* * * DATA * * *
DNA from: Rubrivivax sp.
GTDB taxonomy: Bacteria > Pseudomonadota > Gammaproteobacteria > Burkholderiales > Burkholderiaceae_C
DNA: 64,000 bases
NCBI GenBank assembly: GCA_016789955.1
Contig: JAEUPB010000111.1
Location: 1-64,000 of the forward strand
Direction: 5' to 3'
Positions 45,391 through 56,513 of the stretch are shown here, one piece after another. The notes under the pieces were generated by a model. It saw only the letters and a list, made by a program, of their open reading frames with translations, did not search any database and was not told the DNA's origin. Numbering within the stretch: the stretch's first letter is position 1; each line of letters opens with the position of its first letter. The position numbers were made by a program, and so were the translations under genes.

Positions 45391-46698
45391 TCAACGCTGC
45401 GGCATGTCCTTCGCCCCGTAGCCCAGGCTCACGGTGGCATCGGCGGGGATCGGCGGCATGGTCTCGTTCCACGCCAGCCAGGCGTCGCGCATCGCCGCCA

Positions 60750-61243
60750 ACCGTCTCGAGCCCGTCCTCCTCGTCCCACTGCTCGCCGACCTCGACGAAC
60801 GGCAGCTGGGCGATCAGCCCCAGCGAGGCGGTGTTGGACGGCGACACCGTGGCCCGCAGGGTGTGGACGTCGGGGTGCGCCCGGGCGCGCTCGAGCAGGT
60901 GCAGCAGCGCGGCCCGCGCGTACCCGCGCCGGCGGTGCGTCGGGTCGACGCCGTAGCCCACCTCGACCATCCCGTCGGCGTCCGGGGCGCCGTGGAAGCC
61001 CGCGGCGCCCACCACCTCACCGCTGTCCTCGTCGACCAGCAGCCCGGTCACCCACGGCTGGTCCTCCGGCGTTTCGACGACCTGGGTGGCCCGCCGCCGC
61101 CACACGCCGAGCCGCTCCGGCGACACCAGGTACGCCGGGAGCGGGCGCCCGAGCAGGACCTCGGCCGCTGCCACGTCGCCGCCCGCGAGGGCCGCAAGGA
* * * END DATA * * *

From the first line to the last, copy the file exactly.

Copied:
DNA from: Rubrivivax sp.
GTDB taxonomy: Bacteria > Pseudomonadota > Gammaproteobacteria > Burkholderiales > Burkholderiaceae_C
DNA: 64,000 bases
NCBI GenBank assembly: GCA_016789955.1
Contig: JAEUPB010000111.1
Location: 1-64,000 of the forward strand
Direction: 5' to 3'
Positions 45,391 through 56,513 of the stretch are shown here, one piece after another. The notes under the pieces were generated by a model. It saw only the letters and a list, made by a program, of their open reading frames with translations, did not search any database and was not told the DNA's origin. Numbering within the stretch: the stretch's first letter is position 1; each line of letters opens with the position of its first letter. The position numbers were made by a program, and so were the translations under genes.

Positions 45391-46698
45391 TCAACGCTGC
45401 GGCATGTCCTTCGCCCCGTAGCCCAGGCTCACGGTGGCATCGGCGGGGATCGGCGGCATGGTCTCGTTCCACGCCAGCCAGGCGTCGCGCATCGCCGCCA

Positions 60750-61243
60750 ACCGTCTCGAGCCCGTCCTCCTCGTCCCACTGCTCGCCGACCTCGACGAAC
60801 GGCAGCTGGGCGATCAGCCCCAGCGAGGCGGTGTTGGACGGCGACACCGTGGCCCGCAGGGTGTGGACGTCGGGGTGCGCCCGGGCGCGCTCGAGCAGGT
60901 GCAGCAGCGCGGCCCGCGCGTACCCGCGCCGGCGGTGCGTCGGGTCGACGCCGTAGCCCACCTCGACCATCCCGTCGGCGTCCGGGGCGCCGTGGAAGCC
61001 CGCGGCGCCCACCACCTCACCGCTGTCCTCGTCGACCAGCAGCCCGGTCACCCACGGCTGGTCCTCCGGCGTTTCGACGACCTGGGTGGCCCGCCGCCGC
61101 CACACGCCGAGCCGCTCCGGCGACACCAGGTACGCCGGGAGCGGGCGCCCGAGCAGGACCTCGGCCGCTGCCACGTCGCCGCCCGCGAGGGCCGCAAGGA